A primary goal of the project was to supplement the meager incomes of peasant women by establishing a small-scale clothing-manufacturing business. The workshop was still months away from completion, but already its economic prospects were open to question. When they proposed the project in 1984, the women had hoped to produce polleras (pleated skirts). But since then, as Bolivia's economic crisis worsened, real incomes had diminished as did the market for polleras. In addition, the workshop would have to compete with the cheap polleras urban sweatshops turned out. Because the government had lifted restrictions on imports, additional competition would come from abroad. (The import liberalization was part of a national economic austerity program imposed in August 1985, which included spending cutbacks, salary freezes and the elimination of subsidies.)
Still, the peasants in Ayo Ayo expressed hope that by producing children's clothes as well as polleras, and by promoting them as locally made, they would be able to find a market among the 50,000 people who live in the area. As one of the women's husbands pointed out: "It will make a difference for people to know that the clothes were made here."
Indeed, much of what one finds in Bolivian markets nowadays - both manufactured goods and assorted foods ranging from fruits and vegetables to macaroni - is imported. Many of the foods from Chile and Argentina are low-priced in part because they're produced by farmers who benefit from the sorts of subsidies which are denied Bolivians under the current austerity program.
"We are getting onions, carrots, potatoes, from all these other countries, since there are free imports," said Lucila Morales, who is coordinating the Ayo Ayo project. "This really hurts our production, because the imported products are much cheaper than the local production, it has benefited urban consumers. They no longer have to contend with food shortage in city markets.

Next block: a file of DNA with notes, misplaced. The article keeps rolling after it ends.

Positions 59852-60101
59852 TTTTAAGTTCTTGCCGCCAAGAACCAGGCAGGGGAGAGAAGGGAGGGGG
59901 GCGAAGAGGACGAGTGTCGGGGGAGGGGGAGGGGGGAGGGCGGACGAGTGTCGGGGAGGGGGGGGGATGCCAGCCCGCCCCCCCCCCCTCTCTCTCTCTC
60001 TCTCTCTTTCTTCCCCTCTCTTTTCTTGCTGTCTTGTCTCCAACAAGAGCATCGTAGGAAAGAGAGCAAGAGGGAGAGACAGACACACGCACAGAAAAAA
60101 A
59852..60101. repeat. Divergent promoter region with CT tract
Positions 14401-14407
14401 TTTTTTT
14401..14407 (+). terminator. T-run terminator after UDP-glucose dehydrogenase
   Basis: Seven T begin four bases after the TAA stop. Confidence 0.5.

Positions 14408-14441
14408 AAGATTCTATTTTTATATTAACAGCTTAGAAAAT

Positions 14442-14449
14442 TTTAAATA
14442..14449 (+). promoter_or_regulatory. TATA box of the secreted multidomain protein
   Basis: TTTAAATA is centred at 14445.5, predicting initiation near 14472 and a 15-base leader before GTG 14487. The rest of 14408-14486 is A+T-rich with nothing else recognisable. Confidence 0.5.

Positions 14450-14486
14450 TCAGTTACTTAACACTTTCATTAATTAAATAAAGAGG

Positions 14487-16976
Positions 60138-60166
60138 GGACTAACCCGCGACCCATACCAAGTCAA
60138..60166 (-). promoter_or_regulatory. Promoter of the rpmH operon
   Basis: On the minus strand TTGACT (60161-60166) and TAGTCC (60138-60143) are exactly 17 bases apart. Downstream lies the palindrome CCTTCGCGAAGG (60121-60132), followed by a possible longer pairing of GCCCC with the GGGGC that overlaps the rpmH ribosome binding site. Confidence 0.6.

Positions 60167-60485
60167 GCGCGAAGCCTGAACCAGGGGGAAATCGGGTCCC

People in Ayo Ayo and other rural communities tend to have ambivalent attitudes towards cities. On one hand, the city serves as a market for their crops and as a place to find occasional wage labor. But the city is also a seat of alien political and economic power, a mestizo bastion of European culture which derides them as "backward" or patronizes them as "folkloric" anachronisms. The discrimination isn't just racial and socioeconomic, but cultural as well.
"In the city, from the moment we get on a colectivo [bus], we women wearing polleras get dirty looks," said Morales. "They think women wearing polleras should stay in the fields."
In the streets of Bolivian cities like Potosí and Cochabamba, peasant men working as porters - carrying enormous bundles on their backs - are a common sight. Their rural origins are obvious from their chullos (knitted caps), hand-woven clothes and Quechua speech - indigenous trappings that their urbanized employers, whose ancestry may be equally "Indian," have long since forsaken.
In the face of mestizo dominance, rural people nevertheless have ways - often, through peasant unions - of bringing pressure on the ruling elites. Among the techniques in Bolivia is the highway blockade: Peasants simply cut off the transport of all food to the cities. People in Ayo Ayo, for example, recall the blockade of La Paz in 1979, a 10-day protest of government policy.
Perhaps the most famous blockade of all was organized by one of Ayo Ayo's own. Tupaj Katari, a the Spanish in 1781, kept La Paz under siege for six months before he was finally defeated and executed. Today, a statute of Tupaj Katari stands in Ayo Ayo's plaza.
But memorials to indigenous leaders are a rare sight in Bolivian cities. The statues in the parks and the portraits hanging, on schoolroom walls, are typically of Bolivar, Sucre and other national heroes of Spanish descent.
Article copyright Cultural Survival, Inc.